Previously its vice president of sales and marketing, Wolfgang Mayrhofer has been named general manager of Atomic. Wilhelm Kerl, in addition to his current role as Atomic’s director of operations, has been appointed to evaluate potential models for the group’s winter sports equipment production. Mayrhofer and Kerl will also be jointly responsible for the legal entity of Atomic GmbH in Altenmarkt.
Jari Melgin, currently vice president, finance and administration at Salomon, will be responsible for the finance and administration functions of the winter and outdoor business.
Hibbett Sports earnings down 21 percent, hits new two-year low
Third-quarter earnings for Hibbett Sports (Nasdaq: HIBB) dropped 21 percent with flat sales and higher operating and administrative costs.
For the quarter ended Nov. 3, profit was $7.8 million, or $0.25 per share, versus $9.9 million, or $0.31 per share, in the comparable period a year ago.
Sales were flat at $129.6 million. Same-store sales declined 6.6 percent from the comparable fiscal period a year ago.
Expenses related to store operations, selling and administrative costs increased 9 percent from the year-ago period to $26.9 million from $24.8 million.
Additionally, the company expects to report earnings between $0.36 and $0.44 per share during its 2008 fiscal fourth quarter, which ends Feb. 2, 2008. It also anticipates a mid-single digit increase same store sales in the fourth quarter compared with the similar quarter a year ago.
For fiscal 2008, Hibbett expects earnings to range between $1.07 and $1.15 per share.
Shares of Hibbett dropped to a two-year low on Nov. 21 after the disappointing profit forecast for its fiscal fourth quarter. Shares fell $1.47, or 6.9 percent, to $19.71 in midday trading, and fell as far as $18.69. That was the stock’s lowest price since May 2005. It closed the day at $19.80.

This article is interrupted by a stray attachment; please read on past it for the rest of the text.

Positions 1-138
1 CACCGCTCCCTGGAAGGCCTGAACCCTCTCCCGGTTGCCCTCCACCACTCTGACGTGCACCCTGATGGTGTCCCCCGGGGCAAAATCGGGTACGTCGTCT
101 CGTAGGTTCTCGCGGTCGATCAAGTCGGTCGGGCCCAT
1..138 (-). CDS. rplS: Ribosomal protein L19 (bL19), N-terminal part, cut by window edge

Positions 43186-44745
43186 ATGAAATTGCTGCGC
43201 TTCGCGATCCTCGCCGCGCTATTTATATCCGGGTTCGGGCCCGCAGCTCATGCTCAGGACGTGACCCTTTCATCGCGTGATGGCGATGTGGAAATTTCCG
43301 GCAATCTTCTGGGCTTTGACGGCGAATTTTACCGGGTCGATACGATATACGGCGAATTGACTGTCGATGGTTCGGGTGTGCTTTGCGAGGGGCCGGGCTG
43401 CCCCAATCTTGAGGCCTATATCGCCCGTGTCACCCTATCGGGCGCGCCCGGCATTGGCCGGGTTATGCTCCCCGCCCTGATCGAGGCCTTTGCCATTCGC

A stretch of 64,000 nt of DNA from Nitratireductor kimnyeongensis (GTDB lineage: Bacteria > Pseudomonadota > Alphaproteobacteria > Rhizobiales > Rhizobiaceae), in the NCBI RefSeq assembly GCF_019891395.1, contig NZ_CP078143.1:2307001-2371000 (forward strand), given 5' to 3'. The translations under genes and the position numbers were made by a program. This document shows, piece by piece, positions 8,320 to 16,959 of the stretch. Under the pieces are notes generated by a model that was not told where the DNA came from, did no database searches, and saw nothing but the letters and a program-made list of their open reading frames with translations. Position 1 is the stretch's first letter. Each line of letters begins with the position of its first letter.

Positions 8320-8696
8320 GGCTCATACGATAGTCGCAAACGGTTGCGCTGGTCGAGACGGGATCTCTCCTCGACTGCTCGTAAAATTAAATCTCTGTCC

In a client note, CIBC World Markets analyst Vivian Ma, who downgraded shares to “Sector Performer” from “Sector Outperformer,” said that in addition to its disappointing older-store sales, Hibbett’s newer stores are becoming less productive.
Ma removed her price target of $27 per share, and trimmed her profit estimates for the fourth quarter and full year. She lowered her fourth quarter earnings per share estimate to $0.40 from $0.45 and her full year fiscal 2007 estimate to $1.11 from $1.17.
The analyst noted that Hibbett’s same-store results have been slowing for the last few years, and the company is having trouble attracting customers because of broader economic issues and a lack of hot new products.
Wellman raises price of polyester staple fiber
Wellman (NYSE: WLM) said it will raise prices on all Fortrel polyester staple fiber products by an additional 4 cents per pound, effective Dec. 15.
Earlier this month, Wellman said it planned to increases prices on all products by 3 cents per pound on Dec. 1. Since then, the company said it was “insufficient” due to escalating costs for ethylene glycol, a primary material used in making polyester staple fiber.
Separately, the company said it will not declare a dividend in the fourth quarter of 2007. Its board concluded that this action is prudent in light of Wellman’s operating performance during the third quarter and its current debt levels.
VF names director of India venture
VF Corp. (NYSE: VFC), parent The North Face, JanSport and Eagle Creek, among others, named Kanchan Pant managing director of VF’s Arvind Brands Pte. Ltd. — the company’s majority-owned joint venture in India.
Pant, who has 20 years of branded apparel and retailing business in India and other international markets, most recently served as the managing director and CEO of Indus League Clothing Ltd., a $60 million multi-brand apparel retailer that he co-founded and is now part of the Future Group.
He will report to Aidan O’Meara, president of VF Asia Pacific, and will be based in Bangalore, India.